I got an e-mail a week or two ago from someone I'm mentoring -- she's considering various graduate programs in a number of related fields (education, literature, social science, or something interdisciplinary, as she puts it), and she wanted to know if she should (a) "apply to places that loosely make sense" for her particular interests because she's "sure about wanting to go into academia/teaching at the collegiate level" or (b) "put off applying to places until [she's] found the 'perfect' program to apply to ..."

Hmmm. I don't think either of those scenarios is the better option. The idea of applying to something that "loosely makes sense" raises a big red flag for me -- when I was shopping around for graduate schools, I saw an enormous range of programs within my field alone, and I know that some would not have suited me at all because of my particular interests and the interests of the faculty I wanted to work with. The other option of waiting to find the "perfect" program sounds all right -- but I have a distinct feeling that my mentee hasn't determined what she wants out of a graduate program. Until she sits down and really figures out what she's going after in terms of the whole experience and outcome, I'm thinking she won't be able to assess whether a program is the "perfect" fit for her (or if such a thing exists for her).

I've also talked to way too many disillusioned graduate students who are working on a second graduate degree because the first program they entered didn't end up letting them do what they had hoped or believed it would, even after much investigation -- only now, they've discovered that the next program is no better for other reasons. Clearly, what may look "perfect" may turn out to have substantial flaws. But I guess that information really can't help my mentee with her decision beyond serving as a precaution when she's doing her preliminary shopping.

My mentee also asked me, "What's the academic world really like? Do you feel super-competitive in your field ... ?" I think I smiled a little ruefully when I got to these questions. To be "competitive," I'm going to need more than an MFA (I was told this in no uncertain terms by the first-year advisor of my program within the first month of my arrival). It's funny to look back at how I was feeling over the summer about that situation. I think finding a home in teaching has made a huge difference -- I know now that working with students is in itself exciting for me. Will it be community colleges for me, then? Quite possibly, if they'll take me. We'll just have to see what's out there when I finish here and hope that the economy decides to play nicely. If there isn't anything viable, well, D and I will figure out our options then, but I think we've earned the right to say we'll wait it out in the same city.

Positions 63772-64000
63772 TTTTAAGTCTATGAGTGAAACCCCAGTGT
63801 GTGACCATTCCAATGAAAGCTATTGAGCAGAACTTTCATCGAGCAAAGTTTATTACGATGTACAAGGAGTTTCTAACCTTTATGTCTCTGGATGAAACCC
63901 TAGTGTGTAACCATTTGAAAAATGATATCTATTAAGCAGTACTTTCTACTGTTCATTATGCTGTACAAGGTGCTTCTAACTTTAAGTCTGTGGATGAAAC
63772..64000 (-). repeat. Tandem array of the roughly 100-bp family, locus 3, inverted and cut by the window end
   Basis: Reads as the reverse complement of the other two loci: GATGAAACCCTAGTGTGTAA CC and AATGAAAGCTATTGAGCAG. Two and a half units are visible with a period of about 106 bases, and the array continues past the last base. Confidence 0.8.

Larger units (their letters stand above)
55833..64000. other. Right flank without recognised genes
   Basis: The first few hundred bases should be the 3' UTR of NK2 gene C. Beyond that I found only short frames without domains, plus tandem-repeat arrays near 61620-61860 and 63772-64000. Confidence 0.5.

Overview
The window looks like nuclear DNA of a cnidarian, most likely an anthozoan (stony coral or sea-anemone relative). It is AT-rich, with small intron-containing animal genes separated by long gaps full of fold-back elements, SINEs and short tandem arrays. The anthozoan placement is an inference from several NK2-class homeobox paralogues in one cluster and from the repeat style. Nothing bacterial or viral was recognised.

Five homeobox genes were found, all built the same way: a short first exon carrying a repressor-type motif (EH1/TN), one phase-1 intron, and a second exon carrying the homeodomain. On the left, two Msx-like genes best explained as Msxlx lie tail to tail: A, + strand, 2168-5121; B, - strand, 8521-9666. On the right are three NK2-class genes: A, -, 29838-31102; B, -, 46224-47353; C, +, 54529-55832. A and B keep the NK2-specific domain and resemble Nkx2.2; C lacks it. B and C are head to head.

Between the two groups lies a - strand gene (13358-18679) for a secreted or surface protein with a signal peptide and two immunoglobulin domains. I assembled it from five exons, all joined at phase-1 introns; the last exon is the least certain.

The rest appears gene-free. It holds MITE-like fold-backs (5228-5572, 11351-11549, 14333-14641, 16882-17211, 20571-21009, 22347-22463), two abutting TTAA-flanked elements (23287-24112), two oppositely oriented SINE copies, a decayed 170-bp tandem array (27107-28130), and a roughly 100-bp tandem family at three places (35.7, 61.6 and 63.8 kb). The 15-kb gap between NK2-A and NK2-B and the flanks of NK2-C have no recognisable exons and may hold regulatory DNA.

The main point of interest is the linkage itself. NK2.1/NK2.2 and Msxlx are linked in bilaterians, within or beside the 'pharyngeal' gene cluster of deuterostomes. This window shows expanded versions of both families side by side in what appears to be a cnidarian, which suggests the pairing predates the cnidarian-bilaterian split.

(I say this with conviction now, but believe me, underneath it there's still fear that we'll be forced to return to some form of commuting again. Gaaah. For some really excellent thoughts on that aspect of career development, check out the conversation in the comments over at Medieval Woman's place in response to this post.)

Somehow, I don't think these were the answers my mentee was looking for.

Okay, let's end this on a lighter note -- so around the same time that my mentee e-mailed me, I found this little quiz online. It tells you where you fall on the "male-female brain continuum" based on your ability to perform certain mental tasks, and I'm amused to report that my gray matter is apparently quite masculine:


Does this mean that I make good decisions? No clue. But at least I know this quiz thinks they're ballsy ones ...

4 comments:

French Fancy said...

That quiz was fascinating. I already knew I had no spatial awareness but now I've had it confirmed by the BBC.

Asfor the right courses for students to take, I suppose they are thinking about the end product and either the research they will be able to go into or the career they want to make or themselves. It's so hard when you are young to know what to do for the best. They are lucky to have a mentor such as you

Contemporary Troubadour said...

Awww. Thanks, FF. I like mentoring partially because I didn't really have a mentor myself when I was figuring some of this stuff out. I'd like to think I'm keeping someone else from feeling the total uncertainty I did in the face of big life choices (even if it only reduces the uncertainty a little bit).

Good Enough Woman said...

CT, seems like some of your mentor/mentee questions are similar to the ones raised elsewhere that I also addressed a bit on my own blog. BTW, thanks for stopping by my blog! I've been coming by your place now, too, and I look forward to reading through the archives. Cheers!

Contemporary Troubadour said...

Welcome, Good Enough Woman! Thanks for stopping by too :). Great stuff over at your place -- looking forward to keeping up with you there.